The goal of the Department of Public Works is to remove
leaves from the street in order to minimize disruption to park-ing,
and to avoid fires caused by vehicles parked on dry leaves.
We also want to reduce, as much as possible, the amount of
leaves washed into catch basins or clogging the grates.
Raking leaves into the street is prohibited by the Village
Code, as is burning leaves. The Dept. of Public Works will dis-pose
of leaves homeowners rake into bags and place at the
curb on yard waste collection day, which is Wednesday.
Please observe the following guidelines concerning leaf disposal:
• Leaves should be placed in plastic leaf bags weighing no
more than 50 pounds.
• .Horneowners-may place ajpaximum.of twenty.bags at the_
curb each week.
• Place bags of leaves between the curb and sidewalk, not in
• DO NOT park a motor vehicle on leaf piles. This is very dan-gerous
and may lead to a fire when dry leaves come in contact
with hot mufflers.
The Sanitation Department will continue collecting yard
waste on Wednesdays throughout the Village during the Fall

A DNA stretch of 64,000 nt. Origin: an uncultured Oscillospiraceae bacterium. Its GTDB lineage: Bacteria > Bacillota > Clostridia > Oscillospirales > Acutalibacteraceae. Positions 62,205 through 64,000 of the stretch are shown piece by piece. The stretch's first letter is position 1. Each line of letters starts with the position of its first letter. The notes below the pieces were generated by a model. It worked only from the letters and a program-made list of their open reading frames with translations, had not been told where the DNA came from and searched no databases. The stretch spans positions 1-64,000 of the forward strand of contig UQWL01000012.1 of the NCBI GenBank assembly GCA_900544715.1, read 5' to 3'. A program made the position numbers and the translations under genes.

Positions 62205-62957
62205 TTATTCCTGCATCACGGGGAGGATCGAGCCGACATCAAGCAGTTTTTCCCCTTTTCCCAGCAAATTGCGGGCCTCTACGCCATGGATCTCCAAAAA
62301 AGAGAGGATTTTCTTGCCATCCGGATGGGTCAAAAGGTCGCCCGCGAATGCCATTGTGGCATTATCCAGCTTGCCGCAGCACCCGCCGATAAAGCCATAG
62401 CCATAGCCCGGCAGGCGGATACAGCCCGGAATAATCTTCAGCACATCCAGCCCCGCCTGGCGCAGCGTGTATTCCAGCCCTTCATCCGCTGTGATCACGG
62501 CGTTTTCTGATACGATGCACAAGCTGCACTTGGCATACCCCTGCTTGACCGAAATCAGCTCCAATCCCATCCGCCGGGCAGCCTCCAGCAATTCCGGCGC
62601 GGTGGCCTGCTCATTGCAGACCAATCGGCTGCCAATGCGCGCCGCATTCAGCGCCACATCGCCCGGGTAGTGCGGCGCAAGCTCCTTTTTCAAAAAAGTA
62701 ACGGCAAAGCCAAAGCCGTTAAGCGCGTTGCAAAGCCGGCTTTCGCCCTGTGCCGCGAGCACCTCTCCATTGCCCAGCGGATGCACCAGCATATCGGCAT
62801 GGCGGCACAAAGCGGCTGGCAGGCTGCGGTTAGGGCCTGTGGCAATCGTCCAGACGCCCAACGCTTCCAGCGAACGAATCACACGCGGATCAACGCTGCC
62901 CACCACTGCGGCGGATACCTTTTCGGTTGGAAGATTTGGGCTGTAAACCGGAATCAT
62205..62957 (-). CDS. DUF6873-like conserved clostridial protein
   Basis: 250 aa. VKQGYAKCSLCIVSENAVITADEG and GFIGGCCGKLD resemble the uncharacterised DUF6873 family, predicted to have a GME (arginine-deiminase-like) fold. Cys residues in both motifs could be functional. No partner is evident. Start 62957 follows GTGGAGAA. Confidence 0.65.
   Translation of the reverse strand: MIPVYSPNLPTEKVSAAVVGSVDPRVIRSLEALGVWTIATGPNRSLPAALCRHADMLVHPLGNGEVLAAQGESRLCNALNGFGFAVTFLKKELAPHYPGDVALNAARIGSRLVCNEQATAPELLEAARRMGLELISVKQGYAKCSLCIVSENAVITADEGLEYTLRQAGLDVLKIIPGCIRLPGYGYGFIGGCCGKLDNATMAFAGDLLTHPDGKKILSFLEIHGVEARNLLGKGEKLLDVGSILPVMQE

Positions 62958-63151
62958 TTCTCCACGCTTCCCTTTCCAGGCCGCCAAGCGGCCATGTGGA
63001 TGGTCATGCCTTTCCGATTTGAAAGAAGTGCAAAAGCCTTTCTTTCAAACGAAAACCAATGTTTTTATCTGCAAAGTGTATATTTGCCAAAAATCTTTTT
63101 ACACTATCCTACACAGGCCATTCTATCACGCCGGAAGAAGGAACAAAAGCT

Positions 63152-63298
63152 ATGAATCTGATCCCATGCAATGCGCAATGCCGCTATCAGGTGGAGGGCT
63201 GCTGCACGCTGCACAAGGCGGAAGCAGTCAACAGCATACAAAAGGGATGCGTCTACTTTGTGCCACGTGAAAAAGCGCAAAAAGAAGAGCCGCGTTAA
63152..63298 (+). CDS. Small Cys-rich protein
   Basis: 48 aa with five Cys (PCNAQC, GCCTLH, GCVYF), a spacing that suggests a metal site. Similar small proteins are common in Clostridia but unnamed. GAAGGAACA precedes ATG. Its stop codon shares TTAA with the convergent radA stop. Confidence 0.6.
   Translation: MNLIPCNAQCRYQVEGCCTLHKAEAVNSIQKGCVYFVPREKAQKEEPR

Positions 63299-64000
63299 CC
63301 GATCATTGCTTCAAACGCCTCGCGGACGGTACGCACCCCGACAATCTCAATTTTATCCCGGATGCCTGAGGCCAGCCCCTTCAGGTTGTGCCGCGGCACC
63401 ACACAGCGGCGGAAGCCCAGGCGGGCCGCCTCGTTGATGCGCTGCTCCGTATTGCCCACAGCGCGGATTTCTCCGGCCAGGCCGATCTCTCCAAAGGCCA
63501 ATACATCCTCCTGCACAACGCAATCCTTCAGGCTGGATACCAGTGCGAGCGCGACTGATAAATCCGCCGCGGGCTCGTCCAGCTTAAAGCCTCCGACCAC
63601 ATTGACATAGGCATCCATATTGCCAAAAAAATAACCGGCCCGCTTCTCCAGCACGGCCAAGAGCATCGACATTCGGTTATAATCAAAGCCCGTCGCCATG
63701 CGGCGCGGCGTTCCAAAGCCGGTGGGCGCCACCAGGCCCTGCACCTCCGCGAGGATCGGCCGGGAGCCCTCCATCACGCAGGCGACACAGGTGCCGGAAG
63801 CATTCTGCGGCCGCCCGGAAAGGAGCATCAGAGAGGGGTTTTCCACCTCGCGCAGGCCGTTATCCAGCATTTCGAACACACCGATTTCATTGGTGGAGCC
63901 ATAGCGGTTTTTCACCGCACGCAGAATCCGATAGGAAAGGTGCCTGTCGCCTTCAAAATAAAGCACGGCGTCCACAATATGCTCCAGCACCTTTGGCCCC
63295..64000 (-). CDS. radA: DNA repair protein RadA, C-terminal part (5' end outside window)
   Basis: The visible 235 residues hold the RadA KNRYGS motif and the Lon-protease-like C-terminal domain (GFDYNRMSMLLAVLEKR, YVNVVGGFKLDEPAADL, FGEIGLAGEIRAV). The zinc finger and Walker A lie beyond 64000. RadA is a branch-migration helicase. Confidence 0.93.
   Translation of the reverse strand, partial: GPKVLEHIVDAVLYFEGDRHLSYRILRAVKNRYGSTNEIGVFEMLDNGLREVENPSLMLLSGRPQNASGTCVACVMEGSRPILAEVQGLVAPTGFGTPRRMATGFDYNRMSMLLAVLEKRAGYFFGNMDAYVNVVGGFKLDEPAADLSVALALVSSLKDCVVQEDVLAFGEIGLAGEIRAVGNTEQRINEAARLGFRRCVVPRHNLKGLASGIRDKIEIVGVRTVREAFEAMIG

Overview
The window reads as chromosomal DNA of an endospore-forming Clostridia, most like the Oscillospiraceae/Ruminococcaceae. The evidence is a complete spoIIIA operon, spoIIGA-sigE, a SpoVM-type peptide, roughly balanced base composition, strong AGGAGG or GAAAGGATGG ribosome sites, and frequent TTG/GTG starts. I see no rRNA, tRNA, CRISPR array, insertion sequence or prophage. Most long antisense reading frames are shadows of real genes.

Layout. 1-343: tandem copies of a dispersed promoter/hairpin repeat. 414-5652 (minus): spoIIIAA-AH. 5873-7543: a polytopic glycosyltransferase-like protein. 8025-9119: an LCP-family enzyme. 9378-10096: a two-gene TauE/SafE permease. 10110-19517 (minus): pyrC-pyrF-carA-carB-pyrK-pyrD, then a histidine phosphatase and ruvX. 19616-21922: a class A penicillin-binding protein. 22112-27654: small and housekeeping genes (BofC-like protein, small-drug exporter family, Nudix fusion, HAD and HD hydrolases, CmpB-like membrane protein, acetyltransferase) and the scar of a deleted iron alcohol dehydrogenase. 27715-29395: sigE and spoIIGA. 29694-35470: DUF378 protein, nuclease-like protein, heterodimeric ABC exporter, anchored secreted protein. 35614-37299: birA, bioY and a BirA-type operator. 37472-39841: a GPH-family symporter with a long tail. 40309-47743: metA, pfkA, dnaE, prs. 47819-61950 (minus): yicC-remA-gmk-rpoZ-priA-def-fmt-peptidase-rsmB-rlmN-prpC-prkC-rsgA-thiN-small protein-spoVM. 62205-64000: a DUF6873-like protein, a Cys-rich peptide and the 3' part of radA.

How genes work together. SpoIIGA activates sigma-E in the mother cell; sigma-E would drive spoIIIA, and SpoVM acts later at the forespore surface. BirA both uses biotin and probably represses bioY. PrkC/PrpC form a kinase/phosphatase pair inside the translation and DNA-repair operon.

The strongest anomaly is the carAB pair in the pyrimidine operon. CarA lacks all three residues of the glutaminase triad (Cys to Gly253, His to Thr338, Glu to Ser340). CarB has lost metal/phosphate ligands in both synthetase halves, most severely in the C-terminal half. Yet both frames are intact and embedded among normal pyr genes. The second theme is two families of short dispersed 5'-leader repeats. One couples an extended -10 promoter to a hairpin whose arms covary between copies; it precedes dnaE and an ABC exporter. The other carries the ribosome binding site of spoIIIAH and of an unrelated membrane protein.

and Winter, with the only exceptions occurring during the two
weeks from December 24th to January 4th. Yard waste
includes leaves, grass clippings, and twigs or branches with a
diameter of less than 6 inches. Yard waste collection, including
discarded holiday trees and garlands, will resume on
Wednesday, January 9th.
We want to ensure a clean, safe community for everyone,
and we need your help to accomplish this goal.
LUiJU "•••:> PS, Freeport Report
OCTOBER, 2007 www.freeportny.gov THE HOME OF CHAMPIONS
Fire Department Expo Draws Record Crowd
More than 300 youngsters visited the "Fire
Safety House" during the 19th Annual Fire
Expo, which was held in the parking lot across
from the Esplanade on the Nautical Mile
earlier this month.
"The fact that we had a record turnout is
great," said Ex-Chief Ray Maguire. "It means
these children had an opportunity to learn-exactly
what to do in the event they have to
react in a hurry to a fire." The program trains
youngsters in a calm setting how to react to
various emergencies, including how to escape